Cannes film fest vows parity push for women

Danny Woods
May 15, 2018

The leaders of Cannes Film Festival have signed an historic gender equality pledge promising to make the selection process more transparent going forward.

As part of the debut Saudi presence at the worldwide festival, nine short films by young Saudi directors were screeed in the Short Film Corner, including Is Sumiyati Going to Hell? by Meshal Aljaser, about a maid working for racist employers, and Alkaif by Seba Alluqmani, about the country's coffee tradition.

Joining Fremaux in signing the pledge was Director's Fortnight director Paolo Moretti and Critics' Week director Charles Tesson, both of whom made promises to improve gender equality in Cannes' biggest sidebars. The intention of the protest was to express how hard it still is to climb the social and professional ladder as a woman in the film industry. Blanchett read a statement atop the Palais steps in English; Varda read it in French. As women, we all face our own unique challenges, but we stand together on these stairs today as a symbol of our determination and commitment to progress.

Jury members Cate Blanchett, Kristen Stewart, Lea Seydoux and Ava DuVernay were also on hand to witness the signing, The Hollywood Reporter confirmed. The stairs of our industry MUST be accessible to all. Husson is one of three female filmmakers out of the 21 movies in competition for the Palme d'Or this year.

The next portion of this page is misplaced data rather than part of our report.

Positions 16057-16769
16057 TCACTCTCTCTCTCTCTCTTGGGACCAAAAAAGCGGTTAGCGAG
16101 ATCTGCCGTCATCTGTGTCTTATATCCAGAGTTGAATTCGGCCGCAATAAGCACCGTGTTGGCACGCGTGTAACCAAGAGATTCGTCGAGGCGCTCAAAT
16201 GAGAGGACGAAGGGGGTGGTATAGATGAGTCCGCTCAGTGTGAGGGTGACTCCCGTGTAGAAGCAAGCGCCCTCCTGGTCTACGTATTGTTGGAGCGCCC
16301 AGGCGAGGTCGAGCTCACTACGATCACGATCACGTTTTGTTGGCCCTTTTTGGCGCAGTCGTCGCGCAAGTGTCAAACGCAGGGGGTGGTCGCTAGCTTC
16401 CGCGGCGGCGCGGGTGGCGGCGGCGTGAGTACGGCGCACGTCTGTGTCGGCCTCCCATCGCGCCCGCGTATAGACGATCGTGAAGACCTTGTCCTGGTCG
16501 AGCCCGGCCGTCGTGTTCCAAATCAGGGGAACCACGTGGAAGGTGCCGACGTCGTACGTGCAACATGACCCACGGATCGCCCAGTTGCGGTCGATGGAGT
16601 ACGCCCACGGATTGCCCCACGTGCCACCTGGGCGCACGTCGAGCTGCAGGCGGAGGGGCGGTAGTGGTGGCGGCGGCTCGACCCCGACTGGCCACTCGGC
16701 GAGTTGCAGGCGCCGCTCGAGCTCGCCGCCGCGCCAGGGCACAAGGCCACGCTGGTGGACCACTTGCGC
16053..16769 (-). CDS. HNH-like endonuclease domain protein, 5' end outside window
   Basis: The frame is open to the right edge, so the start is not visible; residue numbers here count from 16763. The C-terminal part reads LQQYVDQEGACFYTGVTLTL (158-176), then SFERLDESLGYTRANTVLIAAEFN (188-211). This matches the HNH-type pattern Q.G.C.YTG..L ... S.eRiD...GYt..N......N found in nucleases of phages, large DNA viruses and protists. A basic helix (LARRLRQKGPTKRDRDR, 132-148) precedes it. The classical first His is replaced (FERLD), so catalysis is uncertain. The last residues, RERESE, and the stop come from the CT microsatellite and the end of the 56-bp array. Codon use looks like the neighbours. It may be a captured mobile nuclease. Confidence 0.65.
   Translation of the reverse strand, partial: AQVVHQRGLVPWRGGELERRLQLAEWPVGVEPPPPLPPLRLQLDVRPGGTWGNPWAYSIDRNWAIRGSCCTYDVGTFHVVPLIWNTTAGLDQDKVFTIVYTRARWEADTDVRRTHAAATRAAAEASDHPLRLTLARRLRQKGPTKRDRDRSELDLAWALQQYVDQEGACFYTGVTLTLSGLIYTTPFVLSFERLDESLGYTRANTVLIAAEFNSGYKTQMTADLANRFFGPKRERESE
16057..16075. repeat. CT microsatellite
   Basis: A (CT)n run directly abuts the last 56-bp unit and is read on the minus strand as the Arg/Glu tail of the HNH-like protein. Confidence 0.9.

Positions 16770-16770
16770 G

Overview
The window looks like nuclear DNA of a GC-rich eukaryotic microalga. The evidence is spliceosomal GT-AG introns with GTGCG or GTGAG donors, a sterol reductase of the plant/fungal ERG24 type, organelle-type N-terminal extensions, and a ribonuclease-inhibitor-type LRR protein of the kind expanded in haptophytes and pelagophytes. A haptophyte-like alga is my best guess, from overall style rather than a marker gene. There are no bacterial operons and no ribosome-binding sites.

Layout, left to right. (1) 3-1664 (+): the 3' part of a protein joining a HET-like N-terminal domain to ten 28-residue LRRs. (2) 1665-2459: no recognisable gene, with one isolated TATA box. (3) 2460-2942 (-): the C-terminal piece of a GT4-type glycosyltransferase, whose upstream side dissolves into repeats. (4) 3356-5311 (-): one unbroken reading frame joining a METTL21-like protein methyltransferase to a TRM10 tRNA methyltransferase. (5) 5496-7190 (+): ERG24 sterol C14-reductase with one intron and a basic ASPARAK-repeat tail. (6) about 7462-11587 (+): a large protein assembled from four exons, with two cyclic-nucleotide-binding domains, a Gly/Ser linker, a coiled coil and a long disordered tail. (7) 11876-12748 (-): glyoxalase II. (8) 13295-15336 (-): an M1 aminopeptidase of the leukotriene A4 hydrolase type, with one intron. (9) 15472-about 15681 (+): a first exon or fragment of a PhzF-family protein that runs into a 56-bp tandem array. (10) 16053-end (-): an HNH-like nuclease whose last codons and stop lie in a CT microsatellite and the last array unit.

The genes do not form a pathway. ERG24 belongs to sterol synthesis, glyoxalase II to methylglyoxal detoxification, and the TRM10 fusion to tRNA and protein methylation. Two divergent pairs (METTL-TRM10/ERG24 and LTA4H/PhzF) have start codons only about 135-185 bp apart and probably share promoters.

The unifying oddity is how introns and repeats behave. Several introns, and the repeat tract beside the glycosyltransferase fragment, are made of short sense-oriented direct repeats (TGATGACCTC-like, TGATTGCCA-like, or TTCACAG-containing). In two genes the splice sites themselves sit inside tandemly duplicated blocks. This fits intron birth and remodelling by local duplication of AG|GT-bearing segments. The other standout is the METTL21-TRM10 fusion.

Capernaum, from Lebanese director Nadine Labaki, and Happy as Lazzaro, by Italy's Alice Rohrwacher, are the other two works by female filmmakers up for the prize in 2018.

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Cannes has come under repeated criticism in recent years over its poor record of selecting female filmmakers. The evening's film, Girls of the Sun, not only has a female director but also tells of a commando unit of female fighters in Kurdistan.

Haifaa Al Mansour joined stars including Cate Blanchett and Kristen Stewart to highlight gender inequality at the festival. Festival director Thierry Fremaux earlier this week hailed Saturday's event as a way for women "to affirm their presence".

The new measures will be threefold, with the festival committing to: (1) providing research and gender statistics on film submissions; (2) ensuring transparency on the selection committee; and (3) having parity of representation on the executive board.

Fremaux has repeatedly insisted that the festival chooses its films purely based on quality.

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